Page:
Sunday, February 4, 2018

Exploring Food as Medicine Concepts

"Five flavors and five colors" was my challenge as I planned this meal according to the traditions of Chinese Medicine.  In the book, Nutritional Healing with Chinese Medicine,
Ellen Goldsmith details the principles of Chinese medicine and how these can be easily applied to our day-to-day lives.  In the second half of the book, Maya Klein's recipes (+175) brings the concepts into your kitchen.

The prescription is not complicated.  Whole foods, simply prepared, locally sourced and in season.  The recipes are ingredient focused and put the theories into practice. Foods are divided into 5 groups.  

Land and Sea Animals are part of the Animal Foods group, along with eggs and dairy. The above recipe, trout with peas and red rice was made with local sustainable sourced seafood. 

The seasonal recipes are made with many colorful foods from the Vegetables group, as in the fish with lemony greens, millet, corn and cauliflower. Millet is one of many whole grains featured in the recipes. While wheat and all whole grains are a part of Chinese dietary therapy, Maya's own restrictions from wheat led to extensive experimenting with other whole gains. 

This delicious apple honey cake is made with brown rice flour.  Maya explains the importance of accurately measuring the shredded apples in this very moist dessert.  The Fruits group is represented in recipes throughout to include many dried and seasonal fruits in season.  The Asian pears in rose hip sauce in the top photo was cooked in fruit juices.

Nuts and seeds are part of the Whole Grains, beans, pulses and other legumes group.  A different recipe for seed and nut porridge appears in each of the 4 seasons chapters.  The seed and nut mixture can be stored dry and sprinkled on yogurt or over salads.

The pumpkin custard was steamed with just a few ingredients and spices.  Spices and herbs play a major role in flavor and balance.  They are part of the fifth group called Condiments along with salt, sweeteners, tea, alcohol, vinegar and fragrant flowers.  There are medicinal herbs, including cinnamon, ginger and goji berries and culinary spices, like nutmeg and cloves.  Simple culinary spices and herbs are therapeutic agents that add flavor and enhance dishes and meals.  

While there are no recipe pictures in the book, the instructions are easy to follow and the ingredients easily obtained.  The author has simple tips, like "Make sure your kitchen is clean and ready to go" along with the best times to eat "Don't eat heavy meals late at night". Most whole foods are included and high sodium, sugar. deep fried and processed meats excluded.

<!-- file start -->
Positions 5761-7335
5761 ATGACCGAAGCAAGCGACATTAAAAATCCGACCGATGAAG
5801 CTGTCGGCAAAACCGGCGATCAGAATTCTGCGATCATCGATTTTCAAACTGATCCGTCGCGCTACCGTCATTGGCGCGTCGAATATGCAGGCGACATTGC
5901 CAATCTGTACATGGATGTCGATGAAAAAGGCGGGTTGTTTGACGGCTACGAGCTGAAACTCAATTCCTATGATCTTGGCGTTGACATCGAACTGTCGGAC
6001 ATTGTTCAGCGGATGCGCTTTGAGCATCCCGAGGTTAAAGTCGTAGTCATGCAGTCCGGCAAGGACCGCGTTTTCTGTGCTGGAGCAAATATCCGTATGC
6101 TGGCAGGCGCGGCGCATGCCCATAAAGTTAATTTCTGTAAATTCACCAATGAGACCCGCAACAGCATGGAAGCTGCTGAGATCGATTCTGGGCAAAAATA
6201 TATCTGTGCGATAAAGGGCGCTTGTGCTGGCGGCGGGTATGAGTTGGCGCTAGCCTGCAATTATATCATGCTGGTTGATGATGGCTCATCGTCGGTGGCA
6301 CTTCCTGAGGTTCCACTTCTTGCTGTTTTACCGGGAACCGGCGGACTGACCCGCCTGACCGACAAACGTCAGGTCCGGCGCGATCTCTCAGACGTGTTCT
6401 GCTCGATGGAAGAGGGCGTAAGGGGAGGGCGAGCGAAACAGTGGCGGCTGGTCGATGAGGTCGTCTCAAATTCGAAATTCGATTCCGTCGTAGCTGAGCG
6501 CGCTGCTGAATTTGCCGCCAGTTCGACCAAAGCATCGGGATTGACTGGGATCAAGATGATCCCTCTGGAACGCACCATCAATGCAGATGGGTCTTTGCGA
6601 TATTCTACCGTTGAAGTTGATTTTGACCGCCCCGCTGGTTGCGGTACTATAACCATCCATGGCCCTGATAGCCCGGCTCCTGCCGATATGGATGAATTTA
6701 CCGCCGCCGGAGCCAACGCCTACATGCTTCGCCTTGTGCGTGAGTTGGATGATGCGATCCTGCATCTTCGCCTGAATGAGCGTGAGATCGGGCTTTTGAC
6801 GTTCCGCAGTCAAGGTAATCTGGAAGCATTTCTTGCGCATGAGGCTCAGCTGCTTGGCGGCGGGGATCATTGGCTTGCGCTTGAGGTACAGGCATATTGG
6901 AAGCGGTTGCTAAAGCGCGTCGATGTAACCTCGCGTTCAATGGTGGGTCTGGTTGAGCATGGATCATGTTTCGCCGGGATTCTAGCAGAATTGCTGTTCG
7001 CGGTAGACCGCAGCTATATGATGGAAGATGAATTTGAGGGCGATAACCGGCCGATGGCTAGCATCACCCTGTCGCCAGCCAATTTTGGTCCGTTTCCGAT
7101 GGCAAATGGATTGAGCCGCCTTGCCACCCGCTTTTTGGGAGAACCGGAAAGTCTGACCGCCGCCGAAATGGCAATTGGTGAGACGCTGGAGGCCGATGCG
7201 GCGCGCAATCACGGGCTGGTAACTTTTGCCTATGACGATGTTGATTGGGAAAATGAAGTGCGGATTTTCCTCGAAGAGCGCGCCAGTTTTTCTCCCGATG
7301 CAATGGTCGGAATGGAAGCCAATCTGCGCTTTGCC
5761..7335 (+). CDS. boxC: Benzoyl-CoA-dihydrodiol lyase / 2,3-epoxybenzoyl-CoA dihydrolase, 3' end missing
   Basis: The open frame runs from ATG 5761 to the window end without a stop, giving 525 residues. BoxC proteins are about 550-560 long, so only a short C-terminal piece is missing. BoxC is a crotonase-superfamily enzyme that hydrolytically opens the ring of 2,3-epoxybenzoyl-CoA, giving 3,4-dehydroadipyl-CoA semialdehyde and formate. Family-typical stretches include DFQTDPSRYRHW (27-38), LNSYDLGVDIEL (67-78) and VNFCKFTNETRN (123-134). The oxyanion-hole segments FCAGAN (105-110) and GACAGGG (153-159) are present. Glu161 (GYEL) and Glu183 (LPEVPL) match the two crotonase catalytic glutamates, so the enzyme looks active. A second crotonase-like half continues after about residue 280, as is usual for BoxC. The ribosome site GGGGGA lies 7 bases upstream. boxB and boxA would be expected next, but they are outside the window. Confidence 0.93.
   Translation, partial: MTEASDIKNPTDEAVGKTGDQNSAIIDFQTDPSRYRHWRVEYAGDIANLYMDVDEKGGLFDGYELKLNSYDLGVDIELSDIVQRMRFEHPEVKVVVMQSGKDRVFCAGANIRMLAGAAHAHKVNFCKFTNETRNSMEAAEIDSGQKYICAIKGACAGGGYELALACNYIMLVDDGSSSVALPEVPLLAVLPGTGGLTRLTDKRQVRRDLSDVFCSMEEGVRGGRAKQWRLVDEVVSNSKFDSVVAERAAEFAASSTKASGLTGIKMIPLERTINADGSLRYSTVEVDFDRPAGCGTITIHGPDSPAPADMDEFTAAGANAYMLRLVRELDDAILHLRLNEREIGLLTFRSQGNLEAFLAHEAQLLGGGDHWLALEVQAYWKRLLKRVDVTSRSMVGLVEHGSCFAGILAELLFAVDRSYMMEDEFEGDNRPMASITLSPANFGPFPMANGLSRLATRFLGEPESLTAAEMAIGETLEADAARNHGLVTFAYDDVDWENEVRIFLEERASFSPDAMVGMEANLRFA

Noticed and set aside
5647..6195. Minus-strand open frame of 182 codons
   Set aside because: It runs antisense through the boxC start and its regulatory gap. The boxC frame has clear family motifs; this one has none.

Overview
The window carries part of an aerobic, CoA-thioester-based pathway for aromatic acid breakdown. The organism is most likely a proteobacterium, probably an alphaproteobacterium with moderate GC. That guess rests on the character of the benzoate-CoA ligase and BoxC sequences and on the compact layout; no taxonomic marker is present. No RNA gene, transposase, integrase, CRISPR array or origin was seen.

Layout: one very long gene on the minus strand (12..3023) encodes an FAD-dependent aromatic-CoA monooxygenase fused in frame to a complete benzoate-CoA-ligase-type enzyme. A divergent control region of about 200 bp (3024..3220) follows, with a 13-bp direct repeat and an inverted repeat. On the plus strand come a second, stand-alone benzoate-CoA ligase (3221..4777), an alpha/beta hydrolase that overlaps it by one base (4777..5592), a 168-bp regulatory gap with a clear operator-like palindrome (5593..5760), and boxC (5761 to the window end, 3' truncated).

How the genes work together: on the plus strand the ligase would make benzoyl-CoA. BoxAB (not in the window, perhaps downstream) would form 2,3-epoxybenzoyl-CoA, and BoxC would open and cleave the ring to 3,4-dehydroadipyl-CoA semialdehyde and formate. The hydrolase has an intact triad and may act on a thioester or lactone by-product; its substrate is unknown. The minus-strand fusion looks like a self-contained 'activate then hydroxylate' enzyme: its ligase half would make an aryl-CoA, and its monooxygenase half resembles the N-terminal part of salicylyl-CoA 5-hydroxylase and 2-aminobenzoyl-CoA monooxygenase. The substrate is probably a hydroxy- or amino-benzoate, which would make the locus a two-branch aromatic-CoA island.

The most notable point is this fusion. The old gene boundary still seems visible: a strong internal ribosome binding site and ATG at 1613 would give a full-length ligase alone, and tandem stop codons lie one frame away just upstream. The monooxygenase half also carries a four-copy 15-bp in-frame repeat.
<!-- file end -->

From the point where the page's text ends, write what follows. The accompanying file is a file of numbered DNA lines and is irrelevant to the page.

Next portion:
Thank you Robert Rose for the complimentary review copy.  The above post and pictures are my own.  I received no other compensation for this review, other than the pleasure of creating meals and eating!


Nutritional Healing with Chinese Medicine: + 200 Recipes for Optimal Health

East meets West in the kitchen with the nourishing treasures of Chinese Medicine.
Food can be the most powerful medicine. This outstanding book introduces and teaches how to apply the ancient wisdom and traditions of the healing that comes through food according to Chinese medicine. This is a new way of thinking about what foods are needed to achieve balance and ultimately improve health.
Goldsmith provides a keen and comprehensive understanding behind the basic principles of Chinese medicine so they can be easily applied to day-to-day lives. She takes these same concepts, expands on them for the food to eat in order to maximize the benefits of Chinese dietary therapy.
Eating well is essential to good health and Chinese medicine believes that food truly is medicine. In an easy-to-understand and straightforward manner, Ellen explains how and which combination of foods and flavors act upon the body to move qi (energy) and how they act on the body to warm or cool. Many of the modern day chronic health problems caused by lifestyle, genetics and stress can be helped by distinctive and long lasting changes in the way we eat.
200 enticing recipes organized by season put the theory of Chinese medicine into practice. There are meals that are appropriate for each season from breakfast to dinner, including beverages and desserts. All the recipes are super straightforward, easy to assemble and easily adapted to meet your needs, desires and tastes.

Thursday, February 1, 2018

Fun with Pasta Press: Lemon Pepper Pasta

Experimenting weekly with a flour mix and pasta mix, I was very happy with this one flavored with lemon zest and lemon juice. I now place the the freshly pressed pasta in the dehydrator for just 1/2 hour prior to cooking which makes it less "doughy".  I also increased the amount of whole grains in my flour mix so that it is 50% whole grains.  Here are my recipes: 

Pasta Flour Mix

1 part unbleached all-purpose flour
1 part whole wheat flour
1 part Kamut flour
1 part semolina flour

I grind the whole wheat berries and Kamut grain in my counter top flour mill.

Lemon Pepper Egg Pasta

(3-4 servings)

Beat egg in a small measuring cup.  Mix into flour, salt and pepper for about 30 seconds.  Add juice. Add just enough cold water to get mixture to almost form a ball.
1 egg
3/4 cup flour mix
1/4 teaspoon salt
2/3 teaspoon black pepper
Zest from 1 lemon
Juice from 1 lemon
Cold water 

This pasta took less than 5 minutes to cook in rapidly boiling salt water.  While cooking, I sauteed spinach with garlic and onions, then added tomatoes, kalamata olives and albacore tuna.  We garnished with Parmigiano cheese at table side.  This meal is good hot and cold.